A common vs. a remote laboratory
In a conventional laboratory environment, the actor uses the equipment with his or her own hands, getting direct feedback to any actions performed. When pressing a button the actor will see what the „reaction“ of the lab is, without any delay. In a remote lab, the actor is connected by a personal computer (or any other device, like a smart phone or tablet pc) to the Internet. The actor is performing by utilising specific software or just by accessing a web application running in any common web browser. The user’s actions are transmitted to a receiver system (in most cases a computer system) with a public IP address. Naturally this receiver system is preceded by a user/laboratory management system, dealing with access rights and booking issues. This case is not illustrated here. The receiver system is directly connected to the laboratory equipment, enabling the actor to perform those standard actions to the hardware which are common for that specific kind of experiment.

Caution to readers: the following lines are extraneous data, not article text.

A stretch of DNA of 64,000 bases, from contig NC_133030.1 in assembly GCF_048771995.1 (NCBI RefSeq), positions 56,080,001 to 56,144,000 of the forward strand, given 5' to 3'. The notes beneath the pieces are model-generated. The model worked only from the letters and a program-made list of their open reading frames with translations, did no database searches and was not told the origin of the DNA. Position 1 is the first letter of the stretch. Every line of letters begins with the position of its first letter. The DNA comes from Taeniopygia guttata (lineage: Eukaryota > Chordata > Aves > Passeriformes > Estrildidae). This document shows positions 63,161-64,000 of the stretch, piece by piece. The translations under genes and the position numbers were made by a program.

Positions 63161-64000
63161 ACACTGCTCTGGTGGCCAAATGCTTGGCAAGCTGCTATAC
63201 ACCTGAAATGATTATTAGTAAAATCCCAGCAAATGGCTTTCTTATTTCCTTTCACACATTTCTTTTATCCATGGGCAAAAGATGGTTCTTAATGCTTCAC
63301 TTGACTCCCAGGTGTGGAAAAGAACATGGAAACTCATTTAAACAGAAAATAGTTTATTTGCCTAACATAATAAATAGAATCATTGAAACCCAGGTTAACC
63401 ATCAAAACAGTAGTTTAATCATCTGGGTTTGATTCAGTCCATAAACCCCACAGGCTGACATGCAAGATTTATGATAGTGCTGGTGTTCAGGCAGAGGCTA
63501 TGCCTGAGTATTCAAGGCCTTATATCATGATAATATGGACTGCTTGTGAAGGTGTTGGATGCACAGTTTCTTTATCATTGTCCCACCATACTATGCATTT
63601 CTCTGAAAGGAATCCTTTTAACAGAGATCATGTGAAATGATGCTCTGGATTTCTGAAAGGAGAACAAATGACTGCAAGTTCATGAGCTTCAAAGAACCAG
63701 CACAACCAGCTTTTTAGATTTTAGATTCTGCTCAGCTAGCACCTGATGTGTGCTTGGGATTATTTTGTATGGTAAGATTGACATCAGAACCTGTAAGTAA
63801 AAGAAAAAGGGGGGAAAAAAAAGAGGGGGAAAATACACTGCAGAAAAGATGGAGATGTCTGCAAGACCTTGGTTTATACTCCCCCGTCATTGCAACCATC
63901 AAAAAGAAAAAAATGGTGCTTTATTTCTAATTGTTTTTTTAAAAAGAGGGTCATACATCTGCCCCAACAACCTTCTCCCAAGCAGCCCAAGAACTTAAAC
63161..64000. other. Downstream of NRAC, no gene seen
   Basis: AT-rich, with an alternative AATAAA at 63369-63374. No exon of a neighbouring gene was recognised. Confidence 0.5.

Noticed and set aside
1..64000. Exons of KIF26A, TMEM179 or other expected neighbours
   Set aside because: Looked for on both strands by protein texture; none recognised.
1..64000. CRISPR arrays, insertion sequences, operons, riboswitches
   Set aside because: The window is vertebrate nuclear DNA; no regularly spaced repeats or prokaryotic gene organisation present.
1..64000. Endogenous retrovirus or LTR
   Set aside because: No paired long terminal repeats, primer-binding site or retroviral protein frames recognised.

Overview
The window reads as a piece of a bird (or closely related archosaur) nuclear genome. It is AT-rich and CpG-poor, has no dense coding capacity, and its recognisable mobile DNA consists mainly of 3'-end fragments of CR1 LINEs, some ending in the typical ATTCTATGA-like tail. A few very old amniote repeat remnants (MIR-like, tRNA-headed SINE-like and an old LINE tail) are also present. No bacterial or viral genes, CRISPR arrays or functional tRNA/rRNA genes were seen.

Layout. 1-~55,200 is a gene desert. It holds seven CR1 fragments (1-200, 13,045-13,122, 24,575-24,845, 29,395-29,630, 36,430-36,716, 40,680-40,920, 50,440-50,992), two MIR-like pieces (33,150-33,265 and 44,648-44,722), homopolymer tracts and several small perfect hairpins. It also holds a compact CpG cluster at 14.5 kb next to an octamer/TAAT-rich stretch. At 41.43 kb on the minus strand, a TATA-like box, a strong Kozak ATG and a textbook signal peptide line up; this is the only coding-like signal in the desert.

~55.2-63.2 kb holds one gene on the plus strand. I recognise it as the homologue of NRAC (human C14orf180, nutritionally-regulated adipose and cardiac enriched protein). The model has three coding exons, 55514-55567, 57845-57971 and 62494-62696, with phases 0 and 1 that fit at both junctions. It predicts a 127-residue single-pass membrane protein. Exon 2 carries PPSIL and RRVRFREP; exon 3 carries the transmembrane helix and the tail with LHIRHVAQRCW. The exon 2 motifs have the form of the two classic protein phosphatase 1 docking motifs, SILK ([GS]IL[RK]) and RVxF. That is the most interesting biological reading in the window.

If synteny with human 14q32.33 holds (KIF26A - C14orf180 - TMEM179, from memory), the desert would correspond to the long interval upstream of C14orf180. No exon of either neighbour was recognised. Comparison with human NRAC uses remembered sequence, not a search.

Advantages of remote labs compared to traditional ones
In a common lab course, mostly during practical work sessions as defined in the engineering curriculum, learners are encouraged to perform their exercises at a specific time, usually in a group of students, during the opening hours of their institution. There is often no consideration for disabled learners or for individual time constraints of the participants. Another problem is the availability of sufficient lab places. Especially, poor institutions may not offer costly experiments. Due to the nature of remote labs there is the possibility of sharing equipment, not only between students at the home institution but also between institutions themselves.
Virtual and Simulation Labs
The integration of virtual labs (see the following figure) into a lab management system is generally easier than integrating remote hardware based labs. Some of the literature uses the terms „remote lab“, „online lab“, „cyber-enabled lab“ and „virtual lab“ synonymously but, while the first three are the same, „virtual lab“ may not be used interchangeably. A virtual lab is a „laboratory“ consisting of a specific piece of software. This software may be a proprietary one but also can be a web service or simulated hardware. The common case for all virtual labs is that real experiments are virtualised or simulated in this software, in most cases dealing with a challenge close to reality.